Grab the Remote: My Experience With Remote Working
At the time of writing this blog, Ontario, Canada is in the midst of its second lockdown order by the provincial government, where everyone is asked to remain at home unless they are an essential service required to work at their physical place of work. Naturally, this opens up the opportunity for many employees to experience remote working, or working from a location that is not their employer’s designated place of work. This type of arrangement comes with many different benefits and disadvantages depending on the person, but for the purposes of this article, I will focus on my own experience.
I work in the creative field as a Quality Control Supervisor for a small(ish) startup company, and it is my job to ensure that any service my company provides follows rigorous quality standards, whether it be building and/or optimizing a website, developing various types of advertisements, developing a digital content strategy, among other services. Normally, this would be accomplished in an office among various teams dedicated to completing particular tasks, meaning I could visit any team member I wanted in person to discuss issues with any particular product or service.
The grand majority of our work is completed within the Google Workspace. This means that everything is accessible through a shared drive in a cloud server, making it easy to share with people through an email-based access system. Because everything is stored in a centralized location that is not dedicated to any one particular PC, it can be accessed from anywhere and causes minimal downtime when it becomes necessary to work from a different computer. This became an especially useful feature when working from home, as it meant that I spent only a small amount of time logging into my accounts to start again on my home computer.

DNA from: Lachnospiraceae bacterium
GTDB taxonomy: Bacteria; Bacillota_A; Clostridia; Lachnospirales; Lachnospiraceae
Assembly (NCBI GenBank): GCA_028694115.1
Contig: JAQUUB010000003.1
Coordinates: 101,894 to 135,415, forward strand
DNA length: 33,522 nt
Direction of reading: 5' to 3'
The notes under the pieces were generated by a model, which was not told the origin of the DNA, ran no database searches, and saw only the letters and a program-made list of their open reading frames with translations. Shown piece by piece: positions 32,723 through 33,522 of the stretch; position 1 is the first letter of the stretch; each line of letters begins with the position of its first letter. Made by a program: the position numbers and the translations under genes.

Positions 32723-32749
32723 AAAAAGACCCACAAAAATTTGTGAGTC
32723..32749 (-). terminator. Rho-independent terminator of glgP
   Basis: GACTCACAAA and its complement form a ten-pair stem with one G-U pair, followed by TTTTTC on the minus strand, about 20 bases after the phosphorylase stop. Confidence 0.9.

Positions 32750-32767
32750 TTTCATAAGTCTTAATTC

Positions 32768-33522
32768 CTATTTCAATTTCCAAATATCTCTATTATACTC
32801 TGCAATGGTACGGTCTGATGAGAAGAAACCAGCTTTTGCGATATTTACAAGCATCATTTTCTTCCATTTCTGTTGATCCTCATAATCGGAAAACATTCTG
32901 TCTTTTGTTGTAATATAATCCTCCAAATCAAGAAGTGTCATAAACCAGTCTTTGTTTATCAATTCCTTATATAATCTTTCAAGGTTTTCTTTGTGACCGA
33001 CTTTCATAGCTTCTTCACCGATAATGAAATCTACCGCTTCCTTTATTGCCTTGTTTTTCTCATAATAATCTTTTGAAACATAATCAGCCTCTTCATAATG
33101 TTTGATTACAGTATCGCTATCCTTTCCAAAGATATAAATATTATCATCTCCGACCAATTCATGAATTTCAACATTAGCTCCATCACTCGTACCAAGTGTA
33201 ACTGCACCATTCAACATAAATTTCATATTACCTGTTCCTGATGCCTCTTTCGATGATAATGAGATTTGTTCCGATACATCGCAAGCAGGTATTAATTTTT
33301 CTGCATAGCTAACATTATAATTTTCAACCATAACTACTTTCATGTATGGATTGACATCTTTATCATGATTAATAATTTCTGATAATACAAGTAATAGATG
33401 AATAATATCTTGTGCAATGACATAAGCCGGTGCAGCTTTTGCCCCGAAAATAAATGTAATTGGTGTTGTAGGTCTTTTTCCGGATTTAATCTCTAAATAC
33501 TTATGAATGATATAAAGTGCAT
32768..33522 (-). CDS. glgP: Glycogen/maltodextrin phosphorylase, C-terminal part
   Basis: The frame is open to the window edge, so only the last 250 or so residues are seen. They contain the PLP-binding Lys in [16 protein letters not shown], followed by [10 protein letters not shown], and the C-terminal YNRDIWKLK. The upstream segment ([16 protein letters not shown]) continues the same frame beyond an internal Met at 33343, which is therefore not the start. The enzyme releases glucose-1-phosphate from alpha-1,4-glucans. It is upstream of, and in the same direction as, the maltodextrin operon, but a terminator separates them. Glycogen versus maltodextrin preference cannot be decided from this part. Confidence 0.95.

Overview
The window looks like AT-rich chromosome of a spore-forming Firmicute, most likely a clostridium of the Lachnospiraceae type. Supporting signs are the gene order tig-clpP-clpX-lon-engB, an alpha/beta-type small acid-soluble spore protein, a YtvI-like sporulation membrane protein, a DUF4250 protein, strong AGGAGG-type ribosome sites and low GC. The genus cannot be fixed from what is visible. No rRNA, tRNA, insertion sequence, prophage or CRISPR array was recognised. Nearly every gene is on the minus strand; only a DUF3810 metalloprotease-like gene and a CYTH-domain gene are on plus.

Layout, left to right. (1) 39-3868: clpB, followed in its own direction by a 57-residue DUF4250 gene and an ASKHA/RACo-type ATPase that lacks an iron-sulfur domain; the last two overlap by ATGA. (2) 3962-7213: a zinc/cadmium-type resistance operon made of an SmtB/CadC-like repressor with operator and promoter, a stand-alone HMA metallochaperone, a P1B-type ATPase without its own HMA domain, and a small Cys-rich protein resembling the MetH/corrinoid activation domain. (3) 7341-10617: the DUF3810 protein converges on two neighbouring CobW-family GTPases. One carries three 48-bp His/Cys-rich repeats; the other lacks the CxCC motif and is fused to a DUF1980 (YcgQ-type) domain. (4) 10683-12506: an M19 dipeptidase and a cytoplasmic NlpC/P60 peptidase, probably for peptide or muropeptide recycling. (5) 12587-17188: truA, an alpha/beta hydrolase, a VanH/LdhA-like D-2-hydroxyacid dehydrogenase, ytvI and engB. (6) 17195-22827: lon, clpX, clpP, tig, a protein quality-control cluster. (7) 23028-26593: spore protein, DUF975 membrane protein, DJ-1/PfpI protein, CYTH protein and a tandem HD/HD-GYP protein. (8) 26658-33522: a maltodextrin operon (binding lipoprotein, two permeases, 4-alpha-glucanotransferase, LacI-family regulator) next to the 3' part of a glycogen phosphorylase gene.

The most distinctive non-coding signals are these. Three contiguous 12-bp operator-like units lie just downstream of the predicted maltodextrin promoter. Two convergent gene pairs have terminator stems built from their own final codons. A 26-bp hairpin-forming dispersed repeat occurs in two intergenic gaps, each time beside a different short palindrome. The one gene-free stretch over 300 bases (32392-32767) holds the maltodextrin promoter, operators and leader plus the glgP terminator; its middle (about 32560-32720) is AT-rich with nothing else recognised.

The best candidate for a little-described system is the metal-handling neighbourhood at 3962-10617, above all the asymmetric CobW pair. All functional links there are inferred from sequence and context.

I found that my largest challenge working from home with my particular job was losing the ability to speak to people face-to-face. It slowed down the process when I needed something from someone right away as I would have to rely on a chat system to get their attention, which they may or may not answer immediately. We also didn’t have phone numbers for everyone, as some people opted out of choosing to provide their personal phones to work from home. It wasn’t all bad news on the phone front, as most of the managers had dedicated phone lines in the office which they had forwarded to their personal phones, and could therefore still be reached by dialing their usual office number and extension.
I also tend to work better when there is less ambient noise or distractions around me, and so working from home tended to be much easier for me in terms of getting my regular work done. On the other hand, I also tend to be a fairly social person, so I simultaneously missed the opportunity to interact with people in the office.
Obviously, there are far too many variables to account for that I could possibly suggest how any particular person’s experience working from home might be. My personal circumstance allows me some very helpful privileges when working from home, and I recognize that nobody’s situation will ever look exactly like mine. What I do know is, more and more employers are exploring remote working as a viable option for saving money on office space, and the potential for more people to be working from home in the future will likely only increase.
Do you think you would enjoy working from home? What would you foresee as some of your greatest benefits? Challenges? It might be worth considering, as it is becoming increasingly likely that you find yourself having to work from home sometime in the future.Follow: